Severely injured burn patients receive multiple blood transfusions for anemia of critical illness despite the adverse consequences. One limiting factor to consider alternate treatment strategies is the lack of a reliable test platform to study molecular mechanisms of impaired erythropoiesis. This study illustrates how conditions resulting in a high catecholamine microenvironment such as burns can instigate myelo-erythroid reprioritization influenced by β-adrenergic stimulation leading to anemia. In a mouse model of scald burn injury, we observed, along with a threefold increase in bone marrow LSK cells (linneg Sca1+cKit+), that the myeloid shift is accompanied with a significant reduction in megakaryocyte erythrocyte progenitors (MEPs). β-Blocker administration (propranolol) for 6 days after burn, not only reduced the number of LSKs and MafB+ cells in multipotent progenitors, but also influenced myelo-erythroid bifurcation by increasing the MEPs and reducing the granulocyte monocyte progenitors in the bone marrow of burn mice. Furthermore, similar results were observed in burn patients’ peripheral blood mononuclear cell-derived ex vivo culture system, demonstrating that commitment stage of erythropoiesis is impaired in burn patients and intervention with propranolol (nonselective β1,2-adrenergic blocker) increases MEPs. Also, MafB+ cells that were significantly increased following standard burn care could be mitigated when propranolol was administered to burn patients, establishing the mechanistic regulation of erythroid commitment by myeloid regulatory transcription factor MafB. Overall, results demonstrate that β-adrenergic blockers following burn injury can redirect the hematopoietic commitment toward erythroid lineage by lowering MafB expression in multipotent progenitors and be of potential therapeutic value to increase erythropoietin responsiveness in burn patients.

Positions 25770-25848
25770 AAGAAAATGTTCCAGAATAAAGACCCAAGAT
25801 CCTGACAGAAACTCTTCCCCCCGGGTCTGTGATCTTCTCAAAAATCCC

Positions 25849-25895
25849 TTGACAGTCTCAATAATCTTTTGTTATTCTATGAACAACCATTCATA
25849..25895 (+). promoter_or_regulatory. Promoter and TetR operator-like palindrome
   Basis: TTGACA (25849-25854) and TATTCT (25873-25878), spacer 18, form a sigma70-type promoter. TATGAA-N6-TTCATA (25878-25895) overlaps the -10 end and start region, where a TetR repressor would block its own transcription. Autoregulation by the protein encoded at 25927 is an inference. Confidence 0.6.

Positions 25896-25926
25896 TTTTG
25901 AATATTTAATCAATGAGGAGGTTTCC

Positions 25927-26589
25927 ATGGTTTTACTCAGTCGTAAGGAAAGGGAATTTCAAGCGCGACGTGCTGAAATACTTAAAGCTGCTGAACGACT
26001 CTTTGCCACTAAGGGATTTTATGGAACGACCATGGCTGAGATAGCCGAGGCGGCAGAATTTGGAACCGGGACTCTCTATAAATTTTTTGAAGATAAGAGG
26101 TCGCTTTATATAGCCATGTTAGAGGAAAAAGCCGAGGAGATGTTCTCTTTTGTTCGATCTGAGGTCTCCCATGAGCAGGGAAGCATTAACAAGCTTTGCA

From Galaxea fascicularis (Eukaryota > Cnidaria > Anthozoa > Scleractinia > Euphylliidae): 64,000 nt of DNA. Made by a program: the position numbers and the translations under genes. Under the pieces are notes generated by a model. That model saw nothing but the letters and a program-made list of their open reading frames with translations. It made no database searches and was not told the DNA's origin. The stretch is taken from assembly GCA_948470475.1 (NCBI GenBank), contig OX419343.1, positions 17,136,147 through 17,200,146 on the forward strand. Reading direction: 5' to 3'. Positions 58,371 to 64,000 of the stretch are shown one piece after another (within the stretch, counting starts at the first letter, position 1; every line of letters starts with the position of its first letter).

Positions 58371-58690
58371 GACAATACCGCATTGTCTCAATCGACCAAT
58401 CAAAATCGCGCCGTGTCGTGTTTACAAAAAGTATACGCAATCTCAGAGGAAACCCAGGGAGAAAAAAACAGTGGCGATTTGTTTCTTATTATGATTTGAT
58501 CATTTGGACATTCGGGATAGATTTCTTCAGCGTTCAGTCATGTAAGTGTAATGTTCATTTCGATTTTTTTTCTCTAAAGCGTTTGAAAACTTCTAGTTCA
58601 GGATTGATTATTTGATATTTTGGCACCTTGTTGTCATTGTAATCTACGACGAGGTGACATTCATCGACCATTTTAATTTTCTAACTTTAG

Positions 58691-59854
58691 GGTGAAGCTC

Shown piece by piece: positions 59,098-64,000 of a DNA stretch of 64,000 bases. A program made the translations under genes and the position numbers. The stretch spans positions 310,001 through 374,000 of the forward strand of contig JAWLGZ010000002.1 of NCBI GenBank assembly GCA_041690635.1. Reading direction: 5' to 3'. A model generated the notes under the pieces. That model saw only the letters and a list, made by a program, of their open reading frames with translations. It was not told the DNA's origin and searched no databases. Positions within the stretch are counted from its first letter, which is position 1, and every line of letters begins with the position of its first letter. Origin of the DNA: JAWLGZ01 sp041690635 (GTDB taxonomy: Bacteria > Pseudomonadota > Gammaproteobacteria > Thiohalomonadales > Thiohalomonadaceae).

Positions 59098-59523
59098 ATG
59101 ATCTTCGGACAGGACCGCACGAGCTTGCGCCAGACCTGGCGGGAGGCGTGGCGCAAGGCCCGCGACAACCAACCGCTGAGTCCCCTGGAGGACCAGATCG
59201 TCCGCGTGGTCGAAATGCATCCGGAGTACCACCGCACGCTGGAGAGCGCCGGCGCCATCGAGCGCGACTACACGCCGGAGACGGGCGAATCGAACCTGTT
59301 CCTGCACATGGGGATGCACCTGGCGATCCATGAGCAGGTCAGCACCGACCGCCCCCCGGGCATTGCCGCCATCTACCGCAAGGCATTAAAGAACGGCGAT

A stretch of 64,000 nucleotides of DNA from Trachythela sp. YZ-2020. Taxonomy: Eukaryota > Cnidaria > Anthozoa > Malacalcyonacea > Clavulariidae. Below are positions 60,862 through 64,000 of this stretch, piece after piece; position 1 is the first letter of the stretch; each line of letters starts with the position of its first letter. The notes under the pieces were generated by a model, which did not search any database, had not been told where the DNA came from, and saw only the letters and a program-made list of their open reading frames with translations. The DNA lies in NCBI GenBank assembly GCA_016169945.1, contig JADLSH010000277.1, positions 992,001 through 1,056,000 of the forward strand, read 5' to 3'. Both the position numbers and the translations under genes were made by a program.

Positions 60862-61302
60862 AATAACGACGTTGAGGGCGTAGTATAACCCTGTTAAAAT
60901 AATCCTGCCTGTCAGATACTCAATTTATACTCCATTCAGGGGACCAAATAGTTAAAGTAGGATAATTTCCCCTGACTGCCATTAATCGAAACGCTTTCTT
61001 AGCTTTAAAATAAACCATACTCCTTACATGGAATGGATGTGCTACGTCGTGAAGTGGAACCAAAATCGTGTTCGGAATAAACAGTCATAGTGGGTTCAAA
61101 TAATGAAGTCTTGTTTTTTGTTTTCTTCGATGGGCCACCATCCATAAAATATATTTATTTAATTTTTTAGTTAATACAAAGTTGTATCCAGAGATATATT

- LSK cells
- megakaryocyte erythrocyte progenitors
- granulocyte monocyte progenitors
in the united states alone, ~12 million units of packed red blood cells (pRBCs) are transfused each year (7). Many patients in the intensive care unit (ICU) receive blood transfusions during their ICU stay. A common laboratory finding in patients in the ICU is a significant decrease in hemoglobin and hematocrit levels, leading to anemia within 72 h of admission (47) that persists for at least 6 mo even after the ICU discharge (2). One of the major consequences of burn injury is the persistent anemia in patients with >10% total burn surface area (TBSA) (33, 51). Regardless of hemoglobin triggers (23), burn patients continue to receive multiple transfusions during their hospital stay. Over half of those transfusions are unrelated to surgical procedures (36), meaning red cell production is impaired in burn patients and cannot be explained by surgical blood loss alone. Of equal importance is that multiple transfusions lead to significant morbidity and mortality in burn patients (33). Despite the adverse consequences, treatment strategies to increase red cell production and to reduce transfusions are hampered by a lack of reliable test platforms to study the molecular mechanisms of impaired erythropoiesis and to assess the efficacy of treatments other than transfusion in critically ill burn patients. Here we report one such test platform that is both diagnostic and prognostic for anemia of critical illness in burn patients.